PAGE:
The New York Giants head to Foxborough, and it will likely be the last time that Eli Manning faces Tom Brady. With Brady and Bill Belichick now cemented as the greatest of all time, this game will serve as a week to remember the team that pierced their armor on the biggest stage—twice.

October 27: You Vike Awkward Reunions??—Kirk Cousins vs. Washington

Kirk Cousins keeps meticulously detailed, color-coded calendars that detail how he will spend every minute of every day. I promise you this game is going to earn a massive circle in the brightest highlighter he owns in both his daily planner and his month-by-month calendar. Washington kept Cousins in franchise-tag limbo for two seasons before letting him walk in free agency after lowballing him on long-term contracts. Now, the Vikings will host Washington for Cousins’s first crack at revenge against the team that kind of believed in him, but not really.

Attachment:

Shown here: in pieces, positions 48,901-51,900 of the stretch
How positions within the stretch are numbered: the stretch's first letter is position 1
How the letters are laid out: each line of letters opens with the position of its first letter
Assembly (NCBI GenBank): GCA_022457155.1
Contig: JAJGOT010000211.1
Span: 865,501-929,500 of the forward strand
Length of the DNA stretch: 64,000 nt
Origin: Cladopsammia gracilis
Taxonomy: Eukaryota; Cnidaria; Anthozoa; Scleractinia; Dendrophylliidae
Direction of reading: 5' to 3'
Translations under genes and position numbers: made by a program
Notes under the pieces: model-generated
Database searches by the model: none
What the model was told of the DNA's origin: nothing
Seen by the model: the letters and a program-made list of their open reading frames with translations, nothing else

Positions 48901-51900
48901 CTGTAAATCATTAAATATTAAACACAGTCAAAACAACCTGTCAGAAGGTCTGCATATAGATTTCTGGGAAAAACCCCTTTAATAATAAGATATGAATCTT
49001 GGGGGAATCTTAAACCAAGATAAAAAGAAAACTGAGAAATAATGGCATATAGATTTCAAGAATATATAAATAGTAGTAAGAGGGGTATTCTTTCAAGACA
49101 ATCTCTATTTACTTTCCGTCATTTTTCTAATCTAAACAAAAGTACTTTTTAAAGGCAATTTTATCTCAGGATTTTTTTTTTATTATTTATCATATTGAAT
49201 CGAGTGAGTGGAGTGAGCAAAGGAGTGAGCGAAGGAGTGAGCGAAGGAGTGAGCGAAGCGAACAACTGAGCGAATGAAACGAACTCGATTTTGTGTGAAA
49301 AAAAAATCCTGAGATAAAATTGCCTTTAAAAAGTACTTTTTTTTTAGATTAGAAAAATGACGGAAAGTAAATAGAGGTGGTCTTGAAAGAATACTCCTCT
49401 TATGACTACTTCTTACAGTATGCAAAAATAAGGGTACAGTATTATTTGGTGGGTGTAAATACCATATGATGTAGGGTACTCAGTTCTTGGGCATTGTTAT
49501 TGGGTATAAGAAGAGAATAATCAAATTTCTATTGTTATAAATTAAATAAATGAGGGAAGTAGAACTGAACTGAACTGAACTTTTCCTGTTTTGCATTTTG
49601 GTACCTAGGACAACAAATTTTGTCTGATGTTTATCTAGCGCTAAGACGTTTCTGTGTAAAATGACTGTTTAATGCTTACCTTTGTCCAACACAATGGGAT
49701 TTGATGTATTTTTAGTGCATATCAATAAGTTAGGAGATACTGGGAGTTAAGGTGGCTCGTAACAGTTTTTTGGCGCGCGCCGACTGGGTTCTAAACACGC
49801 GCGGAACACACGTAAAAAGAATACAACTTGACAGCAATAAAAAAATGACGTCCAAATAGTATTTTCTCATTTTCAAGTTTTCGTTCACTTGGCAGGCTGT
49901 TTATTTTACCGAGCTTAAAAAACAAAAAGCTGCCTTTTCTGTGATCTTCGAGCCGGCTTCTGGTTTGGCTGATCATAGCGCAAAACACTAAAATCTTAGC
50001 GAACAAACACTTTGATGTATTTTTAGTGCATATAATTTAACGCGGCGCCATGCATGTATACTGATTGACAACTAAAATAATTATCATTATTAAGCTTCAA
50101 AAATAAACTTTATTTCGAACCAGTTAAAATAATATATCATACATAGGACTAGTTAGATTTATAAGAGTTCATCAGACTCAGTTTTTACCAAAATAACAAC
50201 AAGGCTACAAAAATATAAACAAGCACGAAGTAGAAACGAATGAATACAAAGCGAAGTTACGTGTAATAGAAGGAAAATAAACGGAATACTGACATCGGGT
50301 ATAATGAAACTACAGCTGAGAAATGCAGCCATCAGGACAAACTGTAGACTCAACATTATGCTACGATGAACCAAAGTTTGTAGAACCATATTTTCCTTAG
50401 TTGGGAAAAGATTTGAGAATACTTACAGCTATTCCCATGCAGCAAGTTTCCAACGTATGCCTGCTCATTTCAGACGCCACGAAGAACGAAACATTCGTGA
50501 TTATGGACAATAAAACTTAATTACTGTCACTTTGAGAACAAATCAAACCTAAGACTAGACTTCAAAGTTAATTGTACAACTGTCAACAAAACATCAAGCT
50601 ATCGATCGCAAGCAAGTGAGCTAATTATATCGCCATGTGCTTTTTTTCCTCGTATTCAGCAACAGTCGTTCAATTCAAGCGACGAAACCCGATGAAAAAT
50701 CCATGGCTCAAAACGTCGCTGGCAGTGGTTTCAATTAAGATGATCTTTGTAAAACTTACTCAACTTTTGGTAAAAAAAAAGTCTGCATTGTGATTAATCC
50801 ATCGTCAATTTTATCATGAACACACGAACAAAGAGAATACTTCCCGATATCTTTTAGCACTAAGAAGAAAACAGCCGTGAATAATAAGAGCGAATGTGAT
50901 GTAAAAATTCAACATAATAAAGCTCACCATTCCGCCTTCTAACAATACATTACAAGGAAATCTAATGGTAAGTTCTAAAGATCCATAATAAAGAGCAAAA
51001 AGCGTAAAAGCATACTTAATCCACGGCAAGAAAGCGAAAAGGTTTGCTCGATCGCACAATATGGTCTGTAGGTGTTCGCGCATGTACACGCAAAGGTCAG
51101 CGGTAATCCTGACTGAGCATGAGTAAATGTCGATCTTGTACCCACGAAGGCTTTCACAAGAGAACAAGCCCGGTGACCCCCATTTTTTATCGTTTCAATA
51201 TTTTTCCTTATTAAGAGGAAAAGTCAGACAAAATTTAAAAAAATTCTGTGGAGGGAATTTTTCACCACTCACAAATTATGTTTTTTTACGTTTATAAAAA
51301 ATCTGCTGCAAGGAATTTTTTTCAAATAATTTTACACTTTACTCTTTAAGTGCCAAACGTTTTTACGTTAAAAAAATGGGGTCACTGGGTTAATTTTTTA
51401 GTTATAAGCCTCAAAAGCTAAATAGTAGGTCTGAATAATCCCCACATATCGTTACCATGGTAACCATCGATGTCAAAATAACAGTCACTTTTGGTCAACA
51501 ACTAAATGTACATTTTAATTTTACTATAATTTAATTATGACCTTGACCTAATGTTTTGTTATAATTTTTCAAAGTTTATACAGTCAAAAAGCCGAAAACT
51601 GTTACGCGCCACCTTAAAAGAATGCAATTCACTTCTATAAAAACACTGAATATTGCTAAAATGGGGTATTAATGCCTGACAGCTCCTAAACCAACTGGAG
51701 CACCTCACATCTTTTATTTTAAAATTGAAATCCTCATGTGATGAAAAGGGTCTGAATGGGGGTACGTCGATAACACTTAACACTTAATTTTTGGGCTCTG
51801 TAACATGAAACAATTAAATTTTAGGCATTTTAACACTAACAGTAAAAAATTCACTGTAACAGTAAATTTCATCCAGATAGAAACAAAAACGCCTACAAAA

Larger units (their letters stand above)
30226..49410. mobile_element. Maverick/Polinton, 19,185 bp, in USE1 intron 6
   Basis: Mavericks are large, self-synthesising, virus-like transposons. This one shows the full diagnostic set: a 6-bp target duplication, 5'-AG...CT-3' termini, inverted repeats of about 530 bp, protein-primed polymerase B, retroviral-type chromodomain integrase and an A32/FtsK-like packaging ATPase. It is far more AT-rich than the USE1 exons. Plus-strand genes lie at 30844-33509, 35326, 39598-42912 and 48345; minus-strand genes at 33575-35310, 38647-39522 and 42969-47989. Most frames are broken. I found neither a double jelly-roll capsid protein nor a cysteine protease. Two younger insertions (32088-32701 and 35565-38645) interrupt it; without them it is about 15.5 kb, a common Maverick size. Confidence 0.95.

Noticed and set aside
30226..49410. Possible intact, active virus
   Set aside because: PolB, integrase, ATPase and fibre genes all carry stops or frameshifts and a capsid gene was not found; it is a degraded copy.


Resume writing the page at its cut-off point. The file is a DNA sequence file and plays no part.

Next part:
October 27: The Full Circle—Browns at Patriots

This narrative is too juicy not to squeeze. The Browns fired Bill Belichick in 1996, and he proceeded to build the greatest dynasty the sport has ever seen in New England while the Browns have been one of the worst teams in league history. Though the Browns’ original franchise fled to Baltimore, that won’t get in the way of the narrative: Two decades later, Cleveland looks like the Super Bowl contender that could dethrone Belichick’s Patriots in the AFC. From Baker Mayfield to Odell Beckham Jr. to Jarvis Landry to Myles Garrett, Cleveland’s hype versus New England’s hegemony could be the game of the year.

October 27: Generational Quarterback Showdown—Packers at Chiefs on Sunday Night Football

Patrick Mahomes II usurped Rodgers as the best quarterback in football last year. If Rodgers wants the title back, he’ll have to come into Kansas City in Week 8 and take it on Sunday Night Football. This is a matchup of the two most special passers in football between Mahomes’s no-look passes and cannon throws and Rodger’s ludicrous launch angles on deep passes. There is also the subplot that Mahomes is considered to be this era’s Brett Favre, and Rodgers is the Favre usurper. Not to be Brannie Downer, but the next time the Chiefs and Packers are scheduled to meet will be in 2023. This might be the only time these two meet with both at (or near) the peak of their powers.

October 28: Worst Prime-Time Matchup—Dolphins at Steelers